In The Classes
Learn the math concepts and then go out in the farm an apply concepts by mapping out garden plot areas, barn trusses, etc
Learn the biology of a plant and then design an experiment in the school greenhouse to determine the evapo-transpiration rate or reproductive cycle of tomatoes.
Write an essay on the need for local food production, interview farmers and community members and use persuasive concise language to portray the respect you have gained for the virtues inherent in working the land and partnering with nature
Learn concepts and then go outside to paint a landscape, sculpt a tomato you helped grow.
On The Farm
August to October
This is the harvesting time for the students. The days consist of weeding and accumulating the production for the year. Preparing the CSA boxes up until mid September. End of September begin the selling of pumpkins, Pumpkin sells go into the end of October. September through October is key in harvesting seeds to plant the following year.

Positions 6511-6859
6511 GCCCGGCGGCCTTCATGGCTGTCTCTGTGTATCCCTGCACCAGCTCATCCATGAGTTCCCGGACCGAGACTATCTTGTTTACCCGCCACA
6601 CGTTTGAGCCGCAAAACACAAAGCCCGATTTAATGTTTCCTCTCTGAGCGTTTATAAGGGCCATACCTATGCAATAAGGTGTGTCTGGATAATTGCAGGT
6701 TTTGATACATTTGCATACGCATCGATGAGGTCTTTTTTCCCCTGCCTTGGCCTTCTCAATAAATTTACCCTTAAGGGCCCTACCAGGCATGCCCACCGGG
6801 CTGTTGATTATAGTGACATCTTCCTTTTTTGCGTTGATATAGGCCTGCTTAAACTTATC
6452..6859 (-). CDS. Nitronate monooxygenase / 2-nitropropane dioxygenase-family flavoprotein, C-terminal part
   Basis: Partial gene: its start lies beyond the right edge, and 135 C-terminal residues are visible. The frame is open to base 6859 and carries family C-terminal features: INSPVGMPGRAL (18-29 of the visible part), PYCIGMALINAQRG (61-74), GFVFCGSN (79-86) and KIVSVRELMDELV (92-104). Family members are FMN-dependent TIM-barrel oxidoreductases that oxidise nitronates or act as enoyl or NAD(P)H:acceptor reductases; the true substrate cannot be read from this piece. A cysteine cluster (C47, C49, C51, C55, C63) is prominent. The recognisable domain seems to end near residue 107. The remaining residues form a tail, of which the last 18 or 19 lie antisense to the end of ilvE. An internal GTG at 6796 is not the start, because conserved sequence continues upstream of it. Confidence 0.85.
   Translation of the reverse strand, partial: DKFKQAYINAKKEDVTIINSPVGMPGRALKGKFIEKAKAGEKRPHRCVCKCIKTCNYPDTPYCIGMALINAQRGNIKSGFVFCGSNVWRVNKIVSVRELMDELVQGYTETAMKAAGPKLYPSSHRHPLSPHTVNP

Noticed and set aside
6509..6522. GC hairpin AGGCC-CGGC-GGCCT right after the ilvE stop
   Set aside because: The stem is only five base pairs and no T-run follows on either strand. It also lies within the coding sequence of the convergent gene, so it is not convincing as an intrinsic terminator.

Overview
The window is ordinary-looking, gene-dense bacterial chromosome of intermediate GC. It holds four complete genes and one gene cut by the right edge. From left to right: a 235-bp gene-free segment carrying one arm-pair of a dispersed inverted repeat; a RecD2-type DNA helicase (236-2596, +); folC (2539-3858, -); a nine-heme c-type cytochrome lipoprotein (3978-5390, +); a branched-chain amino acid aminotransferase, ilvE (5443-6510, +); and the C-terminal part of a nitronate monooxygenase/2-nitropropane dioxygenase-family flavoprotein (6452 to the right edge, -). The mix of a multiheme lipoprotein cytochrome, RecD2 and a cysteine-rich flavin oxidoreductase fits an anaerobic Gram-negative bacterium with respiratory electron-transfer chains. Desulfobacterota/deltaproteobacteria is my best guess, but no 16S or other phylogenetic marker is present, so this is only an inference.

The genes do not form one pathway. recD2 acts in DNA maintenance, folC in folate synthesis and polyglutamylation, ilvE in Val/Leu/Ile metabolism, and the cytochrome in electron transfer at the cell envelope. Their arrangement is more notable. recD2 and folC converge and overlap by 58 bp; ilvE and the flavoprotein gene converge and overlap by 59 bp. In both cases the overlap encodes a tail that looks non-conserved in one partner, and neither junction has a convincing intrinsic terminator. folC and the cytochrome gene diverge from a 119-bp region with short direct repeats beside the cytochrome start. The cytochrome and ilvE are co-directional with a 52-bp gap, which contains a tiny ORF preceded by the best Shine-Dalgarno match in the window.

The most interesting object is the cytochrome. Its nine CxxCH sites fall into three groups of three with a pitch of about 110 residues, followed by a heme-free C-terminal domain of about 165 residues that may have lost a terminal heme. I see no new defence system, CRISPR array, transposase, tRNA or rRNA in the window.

November to March
November seeds are dry and can be organized prepared for storage until spring. Soil checks are conducted in November and December. Students begin to plan out what soil amending will take place early spring, working heavily with the plant and soil classes. After Holiday break the students are in full swing to prepare all the data to then hand it off to the Second Semester to crunch and begin planning for spring planting. January and February students analyze plant yields and all data to determine what will be planted. March work begins in greenhouse and extends to spring. Also begin to implement some of the soil amending procedures.
Students wrap up soil preparation and planting and weeding begin. Also will harvest early crops; peas, lettuce etc.